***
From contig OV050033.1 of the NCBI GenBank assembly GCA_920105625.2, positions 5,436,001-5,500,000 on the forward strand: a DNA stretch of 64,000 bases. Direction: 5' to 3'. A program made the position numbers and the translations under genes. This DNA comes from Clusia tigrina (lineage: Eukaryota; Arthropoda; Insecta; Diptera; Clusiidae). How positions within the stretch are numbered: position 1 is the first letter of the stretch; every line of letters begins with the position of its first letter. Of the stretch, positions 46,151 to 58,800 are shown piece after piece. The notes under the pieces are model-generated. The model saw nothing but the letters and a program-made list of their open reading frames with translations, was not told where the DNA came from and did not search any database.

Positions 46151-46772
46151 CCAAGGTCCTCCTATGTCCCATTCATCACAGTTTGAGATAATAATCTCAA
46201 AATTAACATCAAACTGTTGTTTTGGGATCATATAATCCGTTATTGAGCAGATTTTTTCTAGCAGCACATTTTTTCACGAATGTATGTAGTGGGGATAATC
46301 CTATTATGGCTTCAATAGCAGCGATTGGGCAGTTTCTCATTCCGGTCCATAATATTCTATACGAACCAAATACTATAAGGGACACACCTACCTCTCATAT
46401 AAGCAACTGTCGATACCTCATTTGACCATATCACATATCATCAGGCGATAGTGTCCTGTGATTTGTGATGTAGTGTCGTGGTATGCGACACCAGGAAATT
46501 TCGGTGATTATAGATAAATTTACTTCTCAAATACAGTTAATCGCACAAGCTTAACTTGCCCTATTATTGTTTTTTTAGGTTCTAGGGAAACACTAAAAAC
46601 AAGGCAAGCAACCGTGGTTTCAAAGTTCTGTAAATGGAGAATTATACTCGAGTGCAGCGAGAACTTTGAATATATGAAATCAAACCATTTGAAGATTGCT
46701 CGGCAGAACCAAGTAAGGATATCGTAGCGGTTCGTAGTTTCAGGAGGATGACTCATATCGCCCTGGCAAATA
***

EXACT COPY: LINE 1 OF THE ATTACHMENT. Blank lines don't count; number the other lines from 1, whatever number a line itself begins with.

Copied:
From contig OV050033.1 of the NCBI GenBank assembly GCA_920105625.2, positions 5,436,001-5,500,000 on the forward strand: a DNA stretch of 64,000 bases. Direction: 5' to 3'. A program made the position numbers and the translations under genes. This DNA comes from Clusia tigrina (lineage: Eukaryota; Arthropoda; Insecta; Diptera; Clusiidae). How positions within the stretch are numbered: position 1 is the first letter of the stretch; every line of letters begins with the position of its first letter. Of the stretch, positions 46,151 to 58,800 are shown piece after piece. The notes under the pieces are model-generated. The model saw nothing but the letters and a program-made list of their open reading frames with translations, was not told where the DNA came from and did not search any database.